Holding a brainstorming session via video conference rather than face-to-face is an ice breaker in itself. The participants are away from the office and their usual context, and this encourages creativity. Exercises to get to grips with the collaborative whiteboard can also be ice breakers, thanks to amusing visuals that the participants have to manipulate, a map of France where they can position themselves, etc.

Other ideas: invite everyone to choose the accessory of their choice and explain it to the rest of the group. You can also ask everyone to tell what they did at the beginning of the day but without talking about work, what they ate last night and who prepared it, in short, anything that helps them to think outside the box.

6 – Plan several different exercises

There are many brainstorming techniques, and their aim is to bring out the famous “storm of ideas” you are looking for! Here are some of them, adapted to a videoconference meeting, to help you build your programme. Each exercise should last between 10 and 15 minutes.

The blank page

To warm up, ask everyone to write down in a shared document everything that seems important to them, and what they would like to know about the project / service / product about which you are meeting. Does it go in all directions? That’s fine!

The silent round

Ask everyone to write on your virtual whiteboard a question about the product/service/project you are thinking about. Then give the group 10 minutes to add their answer to the question via notes stuck next to it. This is a recommended exercise if you have shy people in the group!

The role play

Each participant chooses a personality and puts himself in his shoes for the duration of the exercise. Madonna, Emmanuel Macron, Jeff Bezos, Mickey Mouse… will replace Jean-Michel, Nadia, Houcine and Ophélie on the screen, and propose their way of seeing the product / service / project in the ideas submitted.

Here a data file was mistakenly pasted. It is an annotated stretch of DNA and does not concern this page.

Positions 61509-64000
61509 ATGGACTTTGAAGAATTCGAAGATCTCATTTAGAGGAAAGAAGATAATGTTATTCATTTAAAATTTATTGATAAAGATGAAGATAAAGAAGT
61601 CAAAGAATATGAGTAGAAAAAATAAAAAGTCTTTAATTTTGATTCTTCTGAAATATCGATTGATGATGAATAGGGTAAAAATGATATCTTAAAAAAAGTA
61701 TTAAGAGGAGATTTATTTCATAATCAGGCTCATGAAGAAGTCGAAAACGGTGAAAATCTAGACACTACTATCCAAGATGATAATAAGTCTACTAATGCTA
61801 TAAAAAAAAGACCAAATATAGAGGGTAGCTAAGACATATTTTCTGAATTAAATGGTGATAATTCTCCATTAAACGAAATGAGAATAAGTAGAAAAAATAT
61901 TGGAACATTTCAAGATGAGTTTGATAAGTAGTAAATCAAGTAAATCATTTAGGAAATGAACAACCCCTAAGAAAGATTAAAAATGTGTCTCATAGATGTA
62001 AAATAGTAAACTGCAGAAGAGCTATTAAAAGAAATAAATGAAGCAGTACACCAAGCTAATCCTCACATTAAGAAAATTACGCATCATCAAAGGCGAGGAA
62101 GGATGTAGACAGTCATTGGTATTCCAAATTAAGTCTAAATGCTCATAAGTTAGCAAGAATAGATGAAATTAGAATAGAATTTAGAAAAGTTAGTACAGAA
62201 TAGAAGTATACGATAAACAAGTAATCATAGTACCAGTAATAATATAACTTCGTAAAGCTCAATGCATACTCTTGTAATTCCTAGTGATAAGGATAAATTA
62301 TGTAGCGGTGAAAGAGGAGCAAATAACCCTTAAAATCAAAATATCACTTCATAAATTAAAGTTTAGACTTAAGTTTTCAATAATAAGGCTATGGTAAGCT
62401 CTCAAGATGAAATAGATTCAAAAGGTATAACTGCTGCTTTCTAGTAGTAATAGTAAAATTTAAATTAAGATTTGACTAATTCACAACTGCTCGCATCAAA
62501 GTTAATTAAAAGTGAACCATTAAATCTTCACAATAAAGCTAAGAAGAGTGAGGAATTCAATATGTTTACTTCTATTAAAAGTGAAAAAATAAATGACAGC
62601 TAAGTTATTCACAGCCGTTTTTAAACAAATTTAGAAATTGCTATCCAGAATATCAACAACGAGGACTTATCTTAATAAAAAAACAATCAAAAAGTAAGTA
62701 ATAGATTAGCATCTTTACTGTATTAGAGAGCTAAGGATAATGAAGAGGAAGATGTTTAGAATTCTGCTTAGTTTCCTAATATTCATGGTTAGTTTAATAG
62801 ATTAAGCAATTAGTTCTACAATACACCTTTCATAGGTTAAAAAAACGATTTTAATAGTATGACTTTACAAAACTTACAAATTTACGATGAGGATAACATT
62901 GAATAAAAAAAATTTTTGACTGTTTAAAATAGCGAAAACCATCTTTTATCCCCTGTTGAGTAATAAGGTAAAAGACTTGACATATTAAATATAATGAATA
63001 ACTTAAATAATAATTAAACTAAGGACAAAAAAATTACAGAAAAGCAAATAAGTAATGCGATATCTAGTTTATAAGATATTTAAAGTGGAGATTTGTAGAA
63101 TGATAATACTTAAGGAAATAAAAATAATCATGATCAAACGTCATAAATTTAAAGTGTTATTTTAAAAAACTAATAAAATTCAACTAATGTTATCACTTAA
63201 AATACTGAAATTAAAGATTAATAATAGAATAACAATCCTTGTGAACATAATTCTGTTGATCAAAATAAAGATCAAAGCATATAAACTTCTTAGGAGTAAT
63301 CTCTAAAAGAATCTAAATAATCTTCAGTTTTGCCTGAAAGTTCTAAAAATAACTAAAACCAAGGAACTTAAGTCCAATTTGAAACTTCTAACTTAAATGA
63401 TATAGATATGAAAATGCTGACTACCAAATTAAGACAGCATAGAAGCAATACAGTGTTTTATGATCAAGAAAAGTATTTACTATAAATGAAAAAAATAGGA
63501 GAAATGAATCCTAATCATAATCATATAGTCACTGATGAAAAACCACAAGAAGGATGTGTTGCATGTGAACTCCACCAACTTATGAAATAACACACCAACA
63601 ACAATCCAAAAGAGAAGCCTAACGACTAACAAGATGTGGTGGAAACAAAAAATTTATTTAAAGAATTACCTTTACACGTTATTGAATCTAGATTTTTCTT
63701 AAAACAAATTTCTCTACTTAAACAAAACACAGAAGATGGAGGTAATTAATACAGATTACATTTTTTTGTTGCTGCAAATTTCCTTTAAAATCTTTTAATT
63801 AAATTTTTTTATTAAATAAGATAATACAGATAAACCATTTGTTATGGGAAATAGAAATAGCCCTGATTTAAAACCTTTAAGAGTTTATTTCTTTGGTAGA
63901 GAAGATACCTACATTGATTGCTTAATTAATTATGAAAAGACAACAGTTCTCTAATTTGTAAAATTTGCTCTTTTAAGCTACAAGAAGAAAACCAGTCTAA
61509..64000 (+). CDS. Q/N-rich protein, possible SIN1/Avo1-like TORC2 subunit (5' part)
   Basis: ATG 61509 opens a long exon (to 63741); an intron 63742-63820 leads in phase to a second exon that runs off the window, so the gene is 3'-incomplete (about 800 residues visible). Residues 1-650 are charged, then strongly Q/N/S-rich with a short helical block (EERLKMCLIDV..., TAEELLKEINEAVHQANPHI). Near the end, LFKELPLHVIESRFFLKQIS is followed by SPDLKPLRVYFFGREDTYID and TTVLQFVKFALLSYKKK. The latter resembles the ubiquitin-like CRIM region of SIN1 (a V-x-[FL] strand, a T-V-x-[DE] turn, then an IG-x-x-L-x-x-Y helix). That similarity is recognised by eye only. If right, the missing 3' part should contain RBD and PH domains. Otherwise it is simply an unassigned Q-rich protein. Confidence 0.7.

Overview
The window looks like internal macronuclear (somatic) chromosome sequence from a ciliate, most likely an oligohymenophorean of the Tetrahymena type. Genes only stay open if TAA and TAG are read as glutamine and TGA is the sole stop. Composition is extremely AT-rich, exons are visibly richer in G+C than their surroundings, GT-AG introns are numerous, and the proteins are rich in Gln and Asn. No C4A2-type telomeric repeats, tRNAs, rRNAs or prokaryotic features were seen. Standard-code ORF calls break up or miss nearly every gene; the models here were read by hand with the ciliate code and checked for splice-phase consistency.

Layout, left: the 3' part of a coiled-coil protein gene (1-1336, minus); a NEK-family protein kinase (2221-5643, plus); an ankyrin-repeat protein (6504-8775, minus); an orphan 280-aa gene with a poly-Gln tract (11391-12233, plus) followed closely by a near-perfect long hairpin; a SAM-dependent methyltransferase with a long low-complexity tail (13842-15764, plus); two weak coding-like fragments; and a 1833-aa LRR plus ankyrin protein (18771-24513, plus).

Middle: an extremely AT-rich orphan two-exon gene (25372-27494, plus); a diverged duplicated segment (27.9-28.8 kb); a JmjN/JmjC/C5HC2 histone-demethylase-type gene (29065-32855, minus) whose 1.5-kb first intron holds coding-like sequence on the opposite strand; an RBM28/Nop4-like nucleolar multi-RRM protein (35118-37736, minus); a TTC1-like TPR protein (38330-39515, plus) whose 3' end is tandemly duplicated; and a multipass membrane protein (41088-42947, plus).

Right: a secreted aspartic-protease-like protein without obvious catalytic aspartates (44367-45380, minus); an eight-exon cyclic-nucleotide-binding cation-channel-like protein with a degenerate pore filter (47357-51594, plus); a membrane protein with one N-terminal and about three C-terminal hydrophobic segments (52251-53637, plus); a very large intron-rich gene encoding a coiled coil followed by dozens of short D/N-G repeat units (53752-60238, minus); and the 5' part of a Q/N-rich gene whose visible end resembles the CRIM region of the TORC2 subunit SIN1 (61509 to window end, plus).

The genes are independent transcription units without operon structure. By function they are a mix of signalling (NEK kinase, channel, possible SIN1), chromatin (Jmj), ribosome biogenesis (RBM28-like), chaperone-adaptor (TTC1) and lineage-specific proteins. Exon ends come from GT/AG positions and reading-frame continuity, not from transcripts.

Draw me an idea

Each member of staff draws a picture on a part of the virtual board that relates to the project / service produced, or a line of thought that he or she thinks needs to be explored further. Each drawing then goes around the team in a clockwise direction, and each person adds an additional image. Discussion of the final images will bring out unexpected associations and ideas.

7 – Applying democratic principles

The risk in brainstorming is that those who speak loudest will convince the others that their ideas are correct. To avoid this, end your meeting by giving everyone five minutes to vote for the three ideas they like best, by putting a little cross or virtual post-it on them. The two ideas that get the most votes will then be developed!

8 – Choose an out of the box venue to meet

The ideal way to brainstorm effectively is to meet face-to-face in the same place. This should gradually become possible again in the coming months, at least we hope so. To stimulate the creativity of the participants, there is nothing like giving them a meeting outside the office or an unusual space: in a park, a convivial place, a coworking space offering atypical meeting rooms… it’s up to you to choose according to the season and the theme of your brainstorming!

By the way, at Wojo